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Still Life (Chief Inspector Armand Gamache…

Still Life (Chief Inspector Armand Gamache Mysteries, No. 1) (original 2005; edition 2008)

by Louise Penny

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2,4351652,537 (3.87)584
Title:Still Life (Chief Inspector Armand Gamache Mysteries, No. 1)
Authors:Louise Penny
Info:Minotaur Books (2008), Edition: First Edition, Paperback, 320 pages
Collections:Your library
Tags:kindle, SantaThing, gamache 1, 2013, mystery, 2014

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Still Life by Louise Penny (2005)

Recently added bymcryan, AdrienneJS, CMiller600, private library, Jillian_Kay, suemac92, beaujoe
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English (160)  Dutch (2)  German (1)  French (1)  Finnish (1)  All languages (165)
Showing 1-5 of 160 (next | show all)
A murder happens "off camera" (elderly woman killed by hunting arrow). Sequestered village life is lovingly evoked. Meals, flowers and furnishings are described with care. In other words, this is a cozy. While all the conventions (or cliches...) are here, it's also as well written and realized as I'd heard. Chief Inspector Gamache and his team are acquaintances worth having, and Penny's insight into behavior--even a grieving dog--is excellent (despite some lame "gay humor").

"'Most...people are very immature. They lead "still" lives, waiting.'
'Waiting for what?'
'Waiting for someone to save them.'" ( )
  beaujoe | May 8, 2015 |
Terrific book! The story is interesting, but what really keeps you engrossed is the characters and the interplay between them. It reminded of the Ian Rutledge books by Charles Todd.

I had a hard time putting the book down. However, it wasn't suspense or wanting to know the solution to the mystery that kept me reading. It was wanting to "watch" the story unfold. This is excellent fiction that happens to have a mystery as the story thread.

I am very much looking forward to the next book in the series. ( )
  grandpahobo | Mar 23, 2015 |
I never read mysteries, but a friend suggested Louise Penny's "Beautiful Mystery," and after reading it I wanted to read "Still Life," the book that began Armand Gamache's story.

I can't say with authority that Penny's mysteries are different from other mysteries, but I can say that these books are very different from the way I thought mysteries were. The characters are complicated and human. They think deeply about their lives and they try to do the right thing. Even minor characters in this book are lovingly crafted into real people, people I care about. Take, for instance, the character of Nichole, so new and young and eager to impress, feeling so deeply all of her own flaws and blunders, and yet impressing everyone else as shallow and smug. I love the way Louise Penny never resolves this tension between Nichole's inner life and her outward impression. Instead of neatly sewing up Nichole's story, Penny allows the misunderstandings to accumulate into a minor tragedy of their own.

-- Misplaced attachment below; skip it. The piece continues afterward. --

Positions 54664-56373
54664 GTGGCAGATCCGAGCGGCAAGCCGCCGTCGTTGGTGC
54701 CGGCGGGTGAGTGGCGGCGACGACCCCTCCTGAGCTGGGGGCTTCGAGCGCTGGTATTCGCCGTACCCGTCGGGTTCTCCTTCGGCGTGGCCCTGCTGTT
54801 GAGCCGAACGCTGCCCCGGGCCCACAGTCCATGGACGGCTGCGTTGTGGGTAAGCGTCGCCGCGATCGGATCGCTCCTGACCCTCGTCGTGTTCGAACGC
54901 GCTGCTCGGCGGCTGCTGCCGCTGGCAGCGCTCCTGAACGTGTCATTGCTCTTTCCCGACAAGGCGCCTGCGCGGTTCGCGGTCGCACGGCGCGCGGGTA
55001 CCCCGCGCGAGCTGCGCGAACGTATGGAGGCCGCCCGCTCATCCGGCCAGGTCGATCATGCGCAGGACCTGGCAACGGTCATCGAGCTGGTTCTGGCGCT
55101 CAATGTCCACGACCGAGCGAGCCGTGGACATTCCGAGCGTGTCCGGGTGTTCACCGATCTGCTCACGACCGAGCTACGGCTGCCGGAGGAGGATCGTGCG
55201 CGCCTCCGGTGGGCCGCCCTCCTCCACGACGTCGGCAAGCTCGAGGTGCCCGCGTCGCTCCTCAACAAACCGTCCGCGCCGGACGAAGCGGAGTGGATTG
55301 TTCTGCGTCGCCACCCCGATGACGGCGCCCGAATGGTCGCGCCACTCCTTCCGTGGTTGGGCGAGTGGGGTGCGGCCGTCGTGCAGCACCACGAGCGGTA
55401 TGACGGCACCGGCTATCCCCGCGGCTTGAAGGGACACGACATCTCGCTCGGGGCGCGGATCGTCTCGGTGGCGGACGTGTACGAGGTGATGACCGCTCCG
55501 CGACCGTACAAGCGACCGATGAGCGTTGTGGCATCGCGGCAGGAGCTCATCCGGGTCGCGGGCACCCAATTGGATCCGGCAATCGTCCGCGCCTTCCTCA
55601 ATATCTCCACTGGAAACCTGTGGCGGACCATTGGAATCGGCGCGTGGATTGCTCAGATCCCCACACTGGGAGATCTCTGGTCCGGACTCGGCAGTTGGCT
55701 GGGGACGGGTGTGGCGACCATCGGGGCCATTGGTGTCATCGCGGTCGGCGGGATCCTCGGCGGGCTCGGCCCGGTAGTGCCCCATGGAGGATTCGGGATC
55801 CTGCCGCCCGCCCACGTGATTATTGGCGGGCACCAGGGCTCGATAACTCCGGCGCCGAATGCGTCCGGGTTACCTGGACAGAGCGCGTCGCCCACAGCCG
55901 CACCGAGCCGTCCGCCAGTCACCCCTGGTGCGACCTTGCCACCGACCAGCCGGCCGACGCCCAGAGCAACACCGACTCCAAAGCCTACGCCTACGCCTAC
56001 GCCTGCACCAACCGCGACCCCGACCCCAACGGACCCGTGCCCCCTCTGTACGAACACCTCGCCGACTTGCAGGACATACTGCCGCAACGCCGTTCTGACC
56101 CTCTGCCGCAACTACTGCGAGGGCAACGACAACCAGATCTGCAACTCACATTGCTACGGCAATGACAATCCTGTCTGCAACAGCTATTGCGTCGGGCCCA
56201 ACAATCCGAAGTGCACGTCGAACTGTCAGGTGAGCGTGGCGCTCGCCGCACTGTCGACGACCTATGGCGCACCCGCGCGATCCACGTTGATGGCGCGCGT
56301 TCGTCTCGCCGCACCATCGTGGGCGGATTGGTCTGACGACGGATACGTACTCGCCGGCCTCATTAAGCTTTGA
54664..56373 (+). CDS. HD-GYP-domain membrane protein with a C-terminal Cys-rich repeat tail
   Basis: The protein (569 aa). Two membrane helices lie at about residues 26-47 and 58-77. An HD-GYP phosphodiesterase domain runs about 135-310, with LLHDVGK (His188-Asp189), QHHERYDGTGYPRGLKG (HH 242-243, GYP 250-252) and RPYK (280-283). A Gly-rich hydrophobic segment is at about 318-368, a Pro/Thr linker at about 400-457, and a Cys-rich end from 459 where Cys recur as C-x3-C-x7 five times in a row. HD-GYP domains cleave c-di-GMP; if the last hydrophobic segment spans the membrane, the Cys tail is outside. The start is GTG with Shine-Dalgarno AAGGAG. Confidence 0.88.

Nothing about the book feels formulaic. Indeed the book is almost willfully peculiar, rife with details about a village and the people who have lived there together for generations and the way their identities clash and/or sing together. The details of these lives are never less than fascinating. Both the crime and the way it is solved is bizarre and fantastic and theatrical and I loved that about it and never stopped to think, hmm, this could never happen...in this way Penny's novel resembles a stage play, with nearly the immediacy of live performance. ( )
  poingu | Jan 29, 2015 |
A favorite author mentioned these books so I decided to step beyond my own typical fare into a largely unread genre for me. This is well-written, layered with truly interesting characters, setting, and deep understanding of people and motivations. Everything you want in a mystery.

Since this is book one of many in this series, I loved the bits and pieces of backstory we get of our main character, Chief Inspector Armand Gamache. I'm sure that as the series goes on the reader gets to discover and explore more of his character. For now we know he's a mentor of sorts for his team, and principled to his own detriment. He's been passed up for promotion but not bitter about it, loves his wife, and is observance personified. He is an incredible listener for what is said, and what is not. He sees what many do not which, of course, are tools of his expert trade.

“Life is choice. All day, everyday. Who we talk to, where we sit, what we say, how we say it. And our lives become defined by our choices. It's as simple and as complex as that. And as powerful. so when I'm observing that's what I'm watching for. The choices people make”

There is a fundamental need for people to be heard - at a customer service desk to complain, as a teacher of young, malleable minds, a wise friend with broad, proverbial shoulders, or a parent to a strong-willed child. Listening. Patience. The hero to storm a building is as important as the mastermind to plot out the best plan of attack. I rather see our Chief Inspector as the seemingly nonchalant, patient observer, listening and planning his next step. What makes him so intriguing is the subtle way he goes about it, reminding me of other great detectives I have read, like Sherlock, Poirot, or Cormoran Strike.

With such a great main character, the story can be in any setting...this one in a cozy and traditional town where everyone knows your name, temperament, quirks, and at times, some secret or two. In a nutshell, the locals of the town own a piece of the puzzle to solve the murder. Isn't that always how it goes? But even with, for lack of a better word...this formula, characters make or break a story. This is where Louise Penny shines and hooks the reader. Its no wonder she's amassed so many awards for her writing.